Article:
News OCR Text: Kent -- A panel of journalists and geoscientists at Kent State University discussed the pros and cons of horizontal hydraulic fracturing, an oil and gas extraction process that is the source of debate among environmentalists, politicians and economists.

The forum, "Fracking: Promise or Peril," was hosted Feb. 20 by KSU's School of Communication Studies for its first Global Communication Issues Forum.

Dimiter Kenarov, a Pulitzer-winning journalist for his reporting on natural gas extraction in Poland, opened the event by discussing the implications of fracking before joining a panel with Akron Beacon Journal environmental reporter Bob Downing, and KSU geology professors Donald Palmer and Yoram Eckstein.

"Shale gas is pretty much everywhere. There is no exploration, so to speak, it is just a matter of how economically viable it is to extract the gas or oil in certain shales," Kenarov said, noting that fracking's potential has captured the imagination of powers around the world and is a resource that could redistribute geopolitical power.

Once the panel discussion began, all conceded that the process is "mostly safe," but each raised concerns as well.

Downing said there are air pollution, waste handling and water availability issues that often are overlooked.

"Ohio has a lot of water that could provide for a lot of fracking, but are we willing to lose the water?" Downing asked.

He added that about 99 out of 100 wells are estimated to be safe and said Ohio is projected to have 30,000 wells drilled in the coming years.

"ARE WE prepared to deal with that amount of wells? I'm not sure we are," Downing said.

Eckstein said fracking is just as much an environmental threat as conventional oil and gas drilling, with the biggest problems being errors and omissions, noting the case of a home that exploded in Geauga County after a driller disregarded warnings that methane could seep through the home's foundation.

Though there are new technologies in the industry, horizontal drilling is nothing new, Palmer said, adding that it's very likely all the gasoline used in cars comes from fracking.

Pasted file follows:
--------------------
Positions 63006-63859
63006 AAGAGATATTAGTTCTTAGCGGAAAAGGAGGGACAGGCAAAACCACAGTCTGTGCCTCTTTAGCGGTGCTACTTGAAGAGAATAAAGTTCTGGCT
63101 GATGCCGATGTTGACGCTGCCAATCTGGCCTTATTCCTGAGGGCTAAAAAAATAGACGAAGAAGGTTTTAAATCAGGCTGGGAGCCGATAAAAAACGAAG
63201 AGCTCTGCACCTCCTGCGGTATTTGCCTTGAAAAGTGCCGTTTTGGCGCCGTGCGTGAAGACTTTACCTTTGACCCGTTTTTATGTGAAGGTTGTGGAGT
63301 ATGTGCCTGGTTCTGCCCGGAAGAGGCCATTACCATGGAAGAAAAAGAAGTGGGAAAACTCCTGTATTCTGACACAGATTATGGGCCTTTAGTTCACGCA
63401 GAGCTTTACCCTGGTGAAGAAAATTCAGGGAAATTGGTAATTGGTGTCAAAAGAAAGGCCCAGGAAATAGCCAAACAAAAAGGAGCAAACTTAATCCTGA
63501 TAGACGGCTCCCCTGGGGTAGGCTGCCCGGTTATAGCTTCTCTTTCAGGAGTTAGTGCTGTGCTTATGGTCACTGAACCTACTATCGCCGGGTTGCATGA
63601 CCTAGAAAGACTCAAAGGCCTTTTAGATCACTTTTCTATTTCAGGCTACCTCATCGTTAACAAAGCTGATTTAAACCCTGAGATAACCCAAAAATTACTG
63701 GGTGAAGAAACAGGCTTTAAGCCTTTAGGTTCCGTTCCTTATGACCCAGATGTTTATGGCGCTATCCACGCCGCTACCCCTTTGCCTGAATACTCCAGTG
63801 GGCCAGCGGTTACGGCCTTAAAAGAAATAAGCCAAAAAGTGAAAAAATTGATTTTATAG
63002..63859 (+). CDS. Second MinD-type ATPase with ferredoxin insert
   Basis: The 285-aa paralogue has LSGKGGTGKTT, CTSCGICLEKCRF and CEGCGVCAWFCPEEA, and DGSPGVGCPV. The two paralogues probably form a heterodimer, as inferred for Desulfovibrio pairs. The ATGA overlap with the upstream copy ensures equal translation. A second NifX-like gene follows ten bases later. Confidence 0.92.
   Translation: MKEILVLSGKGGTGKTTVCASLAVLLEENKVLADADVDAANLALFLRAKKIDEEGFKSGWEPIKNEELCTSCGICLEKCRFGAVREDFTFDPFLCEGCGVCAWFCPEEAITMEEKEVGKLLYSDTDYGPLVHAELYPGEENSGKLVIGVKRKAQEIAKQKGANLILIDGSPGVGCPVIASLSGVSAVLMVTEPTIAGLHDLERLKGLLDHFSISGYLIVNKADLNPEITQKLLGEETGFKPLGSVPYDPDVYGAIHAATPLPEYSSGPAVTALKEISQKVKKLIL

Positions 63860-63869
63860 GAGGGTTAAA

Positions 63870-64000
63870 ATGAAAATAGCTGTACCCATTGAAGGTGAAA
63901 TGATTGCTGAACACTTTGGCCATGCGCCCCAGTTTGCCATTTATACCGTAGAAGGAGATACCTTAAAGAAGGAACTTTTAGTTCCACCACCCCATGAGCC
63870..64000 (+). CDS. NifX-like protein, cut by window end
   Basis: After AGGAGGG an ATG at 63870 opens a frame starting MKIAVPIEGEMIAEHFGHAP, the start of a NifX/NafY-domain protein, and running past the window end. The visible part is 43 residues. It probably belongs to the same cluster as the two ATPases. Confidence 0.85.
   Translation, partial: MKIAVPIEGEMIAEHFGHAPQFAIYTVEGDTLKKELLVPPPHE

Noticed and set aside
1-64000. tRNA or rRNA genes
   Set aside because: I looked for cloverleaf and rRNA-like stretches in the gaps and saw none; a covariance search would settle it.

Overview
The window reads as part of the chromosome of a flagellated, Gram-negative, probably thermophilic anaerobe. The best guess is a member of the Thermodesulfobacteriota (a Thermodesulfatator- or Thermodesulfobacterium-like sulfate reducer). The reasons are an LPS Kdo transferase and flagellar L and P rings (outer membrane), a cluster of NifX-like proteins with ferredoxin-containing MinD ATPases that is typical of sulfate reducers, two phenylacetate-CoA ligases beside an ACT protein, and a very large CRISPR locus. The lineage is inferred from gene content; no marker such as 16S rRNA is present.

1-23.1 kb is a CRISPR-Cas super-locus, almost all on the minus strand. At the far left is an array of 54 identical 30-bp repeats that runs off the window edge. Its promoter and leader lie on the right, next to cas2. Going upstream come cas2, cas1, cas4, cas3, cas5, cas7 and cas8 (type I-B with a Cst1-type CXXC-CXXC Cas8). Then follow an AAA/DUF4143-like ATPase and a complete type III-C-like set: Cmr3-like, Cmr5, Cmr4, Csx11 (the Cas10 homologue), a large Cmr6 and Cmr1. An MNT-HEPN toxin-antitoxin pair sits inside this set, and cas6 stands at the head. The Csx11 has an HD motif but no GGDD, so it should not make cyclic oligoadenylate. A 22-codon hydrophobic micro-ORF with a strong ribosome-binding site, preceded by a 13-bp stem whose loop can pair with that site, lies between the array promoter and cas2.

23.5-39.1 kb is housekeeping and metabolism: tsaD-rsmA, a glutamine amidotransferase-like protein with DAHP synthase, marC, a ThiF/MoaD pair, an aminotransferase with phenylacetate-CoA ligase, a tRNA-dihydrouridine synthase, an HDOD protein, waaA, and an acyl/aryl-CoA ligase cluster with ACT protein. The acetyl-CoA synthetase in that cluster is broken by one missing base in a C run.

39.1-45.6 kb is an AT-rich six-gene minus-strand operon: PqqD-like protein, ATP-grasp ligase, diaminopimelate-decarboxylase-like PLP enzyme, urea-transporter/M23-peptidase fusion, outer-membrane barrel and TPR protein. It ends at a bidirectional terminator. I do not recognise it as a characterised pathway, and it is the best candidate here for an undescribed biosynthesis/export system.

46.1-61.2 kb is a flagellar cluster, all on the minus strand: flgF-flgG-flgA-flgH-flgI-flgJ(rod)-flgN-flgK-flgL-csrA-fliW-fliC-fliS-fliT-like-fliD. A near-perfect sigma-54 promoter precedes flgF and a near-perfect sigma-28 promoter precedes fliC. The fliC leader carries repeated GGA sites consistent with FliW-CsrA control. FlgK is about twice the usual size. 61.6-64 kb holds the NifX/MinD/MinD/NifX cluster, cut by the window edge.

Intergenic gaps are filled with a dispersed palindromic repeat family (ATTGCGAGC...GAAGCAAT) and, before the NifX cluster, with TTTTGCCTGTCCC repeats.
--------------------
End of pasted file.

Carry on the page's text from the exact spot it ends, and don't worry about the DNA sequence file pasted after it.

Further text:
Though Palmer said he believes fracking can be done safely, he expressed concerns on the volume of water used and disposal of the waste water after the process is finished.

Downing said Ohio has taken into account the mistakes of industry and other states in the past that led to environmental issues while crafting Ohio's regulations.

"There have been blowouts, spills, major fines imposed, cases of farm animals and people getting sick from exposures," he said. "We haven't seen any of that here in Ohio and part of that is the fine tuning of the rules to avoid those problems."

Kenarov said the hardest part about reporting on fracking in the U.S. is the lack of uniform regulation when going state to state.

He said lack of across-the-board regulation, transparency in industry and politics and lobbyism are the biggest problems associated with fracking.

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News Headline: First Smoking Forum Draws Few at Kent State (Warzinski) | Attachment Email

News Date: 02/27/2013
Outlet Full Name: Kent Patch
Contact Name: Matt Fredmonsky
News OCR Text: Tobacco-free campus committee asking public for input; series of public meetings planned at all 8 campuses

The Kent State University committee reviewing the idea of possibly banning smoking on all eight campuses Tuesday held the first of 21 public forums scheduled to gather feedback on the issue.

The first meeting Tuesday morning, one of three held yesterday on the Kent campus, drew less than 20 members of the campus community, including members of the committee, press and university administration.

Evan Gildenblatt, executive director of Kent State's Undergraduate Student Government, said the committee is merely gathering information at this point in order to make a recommendation to Kent State President Lester Lefton's cabinet after all the public meetings are held.